Through the proceedings of the trial for the Unite the Right rally, the jury found the defendants liable for over $26 million in damages.
The case, known as Sines v. Kessler, is the first major lawsuit in many years to be tried under the Ku Klux Klan Act of 1871. Originally installed following the Civil War to protect African Americans from white supremacy, the act prohibits any discrimination in voting and other rights.
The nine plaintiffs who were injured during the violent rally in 2017 posited that a group of white nationalists and supremacists had conspired in their plans of violence and aggression. The plaintiffs, all from the city of Charlottesville, Virginia, recounted the events of the deadly rally, including the physical and emotional trauma that occurred during that time. Defendants of the case claimed that they were exercising their First Amendment rights within their organization for the Unite the Right Rally.
The jury declared financial compensation to the injured plaintiffs in their partial verdict; however, they deadlocked on the more serious presumptions regarding the defendants conspiring of violence on their online platforms.
The defendants included Jason Kessler, the lead organizer of the rally, Richard Spencer, a white nationalist who coined the term “alt-right”, and Christopher Cantwell, also known as the “Crying-Nazi”. The trial included explicit audio of some of the defendants’ use of antisemitic and racial slurs found within their online conversations.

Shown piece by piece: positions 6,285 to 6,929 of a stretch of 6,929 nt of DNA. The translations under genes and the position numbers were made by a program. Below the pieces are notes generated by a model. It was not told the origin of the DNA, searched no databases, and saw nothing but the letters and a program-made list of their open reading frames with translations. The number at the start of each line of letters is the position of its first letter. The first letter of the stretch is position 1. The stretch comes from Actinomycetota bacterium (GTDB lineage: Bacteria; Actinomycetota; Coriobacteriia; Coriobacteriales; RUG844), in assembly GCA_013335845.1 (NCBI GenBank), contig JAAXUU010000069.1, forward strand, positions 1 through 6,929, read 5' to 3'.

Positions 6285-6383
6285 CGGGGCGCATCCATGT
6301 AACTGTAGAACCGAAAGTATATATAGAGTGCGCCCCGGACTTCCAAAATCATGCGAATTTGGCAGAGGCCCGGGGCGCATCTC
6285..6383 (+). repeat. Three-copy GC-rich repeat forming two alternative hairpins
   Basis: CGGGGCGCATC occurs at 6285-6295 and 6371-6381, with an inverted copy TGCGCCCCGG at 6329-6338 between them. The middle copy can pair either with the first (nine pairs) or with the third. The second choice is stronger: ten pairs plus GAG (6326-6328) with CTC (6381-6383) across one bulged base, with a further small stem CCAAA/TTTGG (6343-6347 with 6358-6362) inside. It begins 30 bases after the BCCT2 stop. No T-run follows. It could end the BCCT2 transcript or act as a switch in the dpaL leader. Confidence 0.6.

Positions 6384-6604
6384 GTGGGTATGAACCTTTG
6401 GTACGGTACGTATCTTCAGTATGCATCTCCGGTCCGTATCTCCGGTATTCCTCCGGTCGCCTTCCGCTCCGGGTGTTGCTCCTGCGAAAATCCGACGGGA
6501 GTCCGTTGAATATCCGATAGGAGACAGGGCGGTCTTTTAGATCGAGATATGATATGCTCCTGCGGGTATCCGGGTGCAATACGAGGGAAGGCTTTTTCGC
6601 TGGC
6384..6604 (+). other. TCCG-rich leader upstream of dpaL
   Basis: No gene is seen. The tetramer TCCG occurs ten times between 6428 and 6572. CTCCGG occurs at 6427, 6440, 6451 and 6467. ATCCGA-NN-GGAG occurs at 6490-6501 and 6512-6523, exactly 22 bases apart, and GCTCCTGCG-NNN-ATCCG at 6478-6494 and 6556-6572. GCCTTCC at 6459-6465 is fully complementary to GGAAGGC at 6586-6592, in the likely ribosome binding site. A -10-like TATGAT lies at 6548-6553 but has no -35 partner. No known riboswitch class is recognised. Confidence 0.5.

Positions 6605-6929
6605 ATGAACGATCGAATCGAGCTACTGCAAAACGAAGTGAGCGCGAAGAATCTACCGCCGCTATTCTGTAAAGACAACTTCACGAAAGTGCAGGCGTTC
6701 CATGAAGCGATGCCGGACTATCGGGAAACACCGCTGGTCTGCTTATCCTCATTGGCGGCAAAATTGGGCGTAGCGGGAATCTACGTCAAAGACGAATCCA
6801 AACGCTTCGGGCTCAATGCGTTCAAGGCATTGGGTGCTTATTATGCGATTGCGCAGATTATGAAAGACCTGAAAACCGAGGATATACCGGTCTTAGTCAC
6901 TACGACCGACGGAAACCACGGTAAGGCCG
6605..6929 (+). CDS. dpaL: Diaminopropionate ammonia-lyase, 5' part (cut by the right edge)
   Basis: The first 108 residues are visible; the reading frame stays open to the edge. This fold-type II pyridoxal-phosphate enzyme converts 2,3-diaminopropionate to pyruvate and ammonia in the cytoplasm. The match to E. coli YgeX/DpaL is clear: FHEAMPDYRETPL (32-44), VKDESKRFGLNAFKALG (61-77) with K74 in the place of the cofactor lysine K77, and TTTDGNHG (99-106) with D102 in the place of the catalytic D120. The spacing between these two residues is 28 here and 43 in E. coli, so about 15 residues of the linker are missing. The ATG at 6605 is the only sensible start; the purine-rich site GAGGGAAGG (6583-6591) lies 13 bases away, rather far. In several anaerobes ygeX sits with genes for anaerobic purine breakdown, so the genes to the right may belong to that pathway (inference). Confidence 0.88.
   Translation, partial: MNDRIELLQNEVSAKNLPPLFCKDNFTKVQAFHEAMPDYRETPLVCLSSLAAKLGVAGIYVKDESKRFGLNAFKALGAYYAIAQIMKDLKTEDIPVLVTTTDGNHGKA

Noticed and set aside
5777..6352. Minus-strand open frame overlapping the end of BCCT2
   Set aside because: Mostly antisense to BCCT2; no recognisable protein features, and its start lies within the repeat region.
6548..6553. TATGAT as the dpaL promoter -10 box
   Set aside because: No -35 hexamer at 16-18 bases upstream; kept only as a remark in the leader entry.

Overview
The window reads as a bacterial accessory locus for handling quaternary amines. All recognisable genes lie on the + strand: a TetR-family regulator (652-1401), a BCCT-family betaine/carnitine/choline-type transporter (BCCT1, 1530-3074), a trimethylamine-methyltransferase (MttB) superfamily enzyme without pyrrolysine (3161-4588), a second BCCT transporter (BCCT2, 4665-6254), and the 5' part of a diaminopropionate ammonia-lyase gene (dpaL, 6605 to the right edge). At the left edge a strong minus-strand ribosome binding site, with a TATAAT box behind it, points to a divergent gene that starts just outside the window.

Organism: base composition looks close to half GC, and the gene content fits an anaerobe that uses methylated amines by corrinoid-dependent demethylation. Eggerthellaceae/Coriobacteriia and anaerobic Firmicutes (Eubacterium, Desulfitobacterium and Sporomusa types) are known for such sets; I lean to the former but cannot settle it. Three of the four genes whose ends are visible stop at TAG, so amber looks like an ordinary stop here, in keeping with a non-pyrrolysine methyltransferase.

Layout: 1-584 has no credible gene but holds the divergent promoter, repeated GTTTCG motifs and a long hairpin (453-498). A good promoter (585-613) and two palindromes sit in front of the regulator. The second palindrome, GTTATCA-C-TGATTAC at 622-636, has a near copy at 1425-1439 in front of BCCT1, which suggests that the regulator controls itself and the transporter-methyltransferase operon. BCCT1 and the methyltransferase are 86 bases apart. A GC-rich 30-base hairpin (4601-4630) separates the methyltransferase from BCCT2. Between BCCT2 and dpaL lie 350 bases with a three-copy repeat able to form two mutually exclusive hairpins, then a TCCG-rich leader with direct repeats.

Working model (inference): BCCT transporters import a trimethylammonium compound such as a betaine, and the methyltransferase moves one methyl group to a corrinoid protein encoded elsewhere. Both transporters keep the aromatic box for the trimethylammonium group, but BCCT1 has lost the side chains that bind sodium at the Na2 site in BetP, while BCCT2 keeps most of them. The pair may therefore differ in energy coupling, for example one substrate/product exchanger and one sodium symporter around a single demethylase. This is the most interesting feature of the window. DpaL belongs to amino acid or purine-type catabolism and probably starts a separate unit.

Although the jury could not reach a final verdict on two federal conspiracy claims, they still found Spencer and the other defendants liable for $500,000 in punitive damages each, as well as five organizations liable for $1 million each. In addition, the jury concluded on the acts of punitive damages on other claims, including assault and battery and intentional infliction of emotional distress, thereby awarding more than $25 million to the plaintiffs in this case.
“Each and every one of [the defendants] was found to be part of a conspiracy, and these award damage numbers send a message,” said Karen L. Dunn, one of the plaintiffs’ attorneys.
“Today’s verdict sends a loud and clear message that facts matter, the law matters, and that the laws of this country will not tolerate the use of violence to deprive racial and religious minorities of the basic right we all share to live as free and equal citizens.”
Despite the large financial reward for the plaintiffs, it is unclear whether or not the defendants will be able to afford a lawsuit of this number, as they reported financial difficulties.
“I don’t know how any of the plaintiffs are going to get anything for any of this,” said Joshua Smith, an attorney who represented three defendants. He also considered the hung jury “a win, considering a disparity of resources” and the “politically charged” nature of the trial.
Amy Spitalnick, executive director for Integrity First for America, the non-profit group that funded the lawsuit, stated that the multi-million dollar decision was a “message” to the rest of the world and that violent hate will not go unanswered.